OAKLAND -- A trio of policing ideas rushed to the City Council Tuesday night in the name of swiftly tackling Oakland's horrific violence problem were instead given six hours of public discussion and then delayed.
The proposals for a renewed anti-loitering ordinance, a school-hours and nighttime youth curfew and an expansion of gang injunction efforts into West and deep East Oakland were brought to the council by members Ignacio De La Fuente (Glenview-Fruitvale) and Larry Reid (Elmhurst-East Oakland).
De La Fuente and Reid pushed for all three proposals to go straight to the full City Council, bypassing the usual policy route, which would have first taken them through deliberation and tweaking at the city's public safety committee, made up of half the council. Both De La Fuente and Reid said they were calling for immediate action instead, outraged as they were by the summer killings of 3-year-old Carlos Nava and 39-year-old Jose Esparza, who was mugged and shot in front of his 6-year-old son.
About 135 community members arrived to speak on the issues, most of them part of the Stop the Injunctions Coalition, which has grown since the city announced an injunction targeting accused gang members in the Fruitvale district almost exactly a year ago.
Opponents of the measures ranged wildly in their attitudes.
"Those of you proposing this, I believe you are truly sincere as we are in wanting to live in a safe community,""said PUEBLO Director Rashidah Grinage. "You keep talking about tools in the toolbox. But you don't use a hammer to do brain surgery. We agree that you need tools, and we'll work with you to find tools that are effective." Another public speaker, who would only give his name as Shane M., threatened the council with a repeat of the recent riots in London.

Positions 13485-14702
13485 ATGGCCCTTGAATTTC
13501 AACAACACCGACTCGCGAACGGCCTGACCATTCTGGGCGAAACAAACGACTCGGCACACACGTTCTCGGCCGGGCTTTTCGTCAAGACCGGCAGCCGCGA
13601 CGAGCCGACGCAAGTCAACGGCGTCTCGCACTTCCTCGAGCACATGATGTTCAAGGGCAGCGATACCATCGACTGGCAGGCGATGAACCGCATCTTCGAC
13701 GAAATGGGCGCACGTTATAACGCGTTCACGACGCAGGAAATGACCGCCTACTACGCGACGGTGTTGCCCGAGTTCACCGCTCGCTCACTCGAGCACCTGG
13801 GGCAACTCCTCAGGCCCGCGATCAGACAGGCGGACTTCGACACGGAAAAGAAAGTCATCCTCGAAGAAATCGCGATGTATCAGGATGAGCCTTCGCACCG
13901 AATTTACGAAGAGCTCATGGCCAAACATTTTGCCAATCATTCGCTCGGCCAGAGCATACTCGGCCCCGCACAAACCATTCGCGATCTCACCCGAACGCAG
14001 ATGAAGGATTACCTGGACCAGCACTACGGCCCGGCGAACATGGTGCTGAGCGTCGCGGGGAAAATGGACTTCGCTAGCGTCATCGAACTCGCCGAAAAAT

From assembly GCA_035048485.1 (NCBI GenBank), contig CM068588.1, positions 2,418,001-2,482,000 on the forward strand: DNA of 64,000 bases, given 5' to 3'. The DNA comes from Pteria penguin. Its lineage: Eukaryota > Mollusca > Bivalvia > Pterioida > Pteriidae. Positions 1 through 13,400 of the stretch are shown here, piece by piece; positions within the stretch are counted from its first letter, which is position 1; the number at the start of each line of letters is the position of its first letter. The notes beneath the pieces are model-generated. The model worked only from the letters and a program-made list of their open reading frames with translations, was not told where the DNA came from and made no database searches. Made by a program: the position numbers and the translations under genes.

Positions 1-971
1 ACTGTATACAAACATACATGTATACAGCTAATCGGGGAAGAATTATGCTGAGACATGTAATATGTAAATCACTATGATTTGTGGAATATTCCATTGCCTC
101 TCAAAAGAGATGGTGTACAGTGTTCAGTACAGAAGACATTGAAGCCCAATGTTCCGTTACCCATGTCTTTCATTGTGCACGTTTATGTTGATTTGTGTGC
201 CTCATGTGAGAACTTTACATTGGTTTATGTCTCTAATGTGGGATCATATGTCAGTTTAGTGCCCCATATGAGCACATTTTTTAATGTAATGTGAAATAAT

"You can pass this all tonight, and you don't have to answer to us here. But you'll have to answer to us in the streets,""he said.
By and large the proposals''opponents fell somewhere in the middle, vehemently demanding more jobs and resources for the poor and accusing police of racial profiling and other injustices.
The ideas did have several supporters, who were often booed and hissed at by the anti-injunction crowd.
After several hours of public comment, the council members and Mayor Jean Quan did what they had appeared ready to do before the discussion: they voted to undo the proposals,'bypassing the Public Safety Committee, sending them back for further discussion and analysis.
They did, however, agree to a new contract with ShotSpotter, a company offering the city technology that will help police track the location and direction, and in some cases even the caliber, of gunshots in high crime neighborhoods.
Contact Sean Maher at 510-208-6430.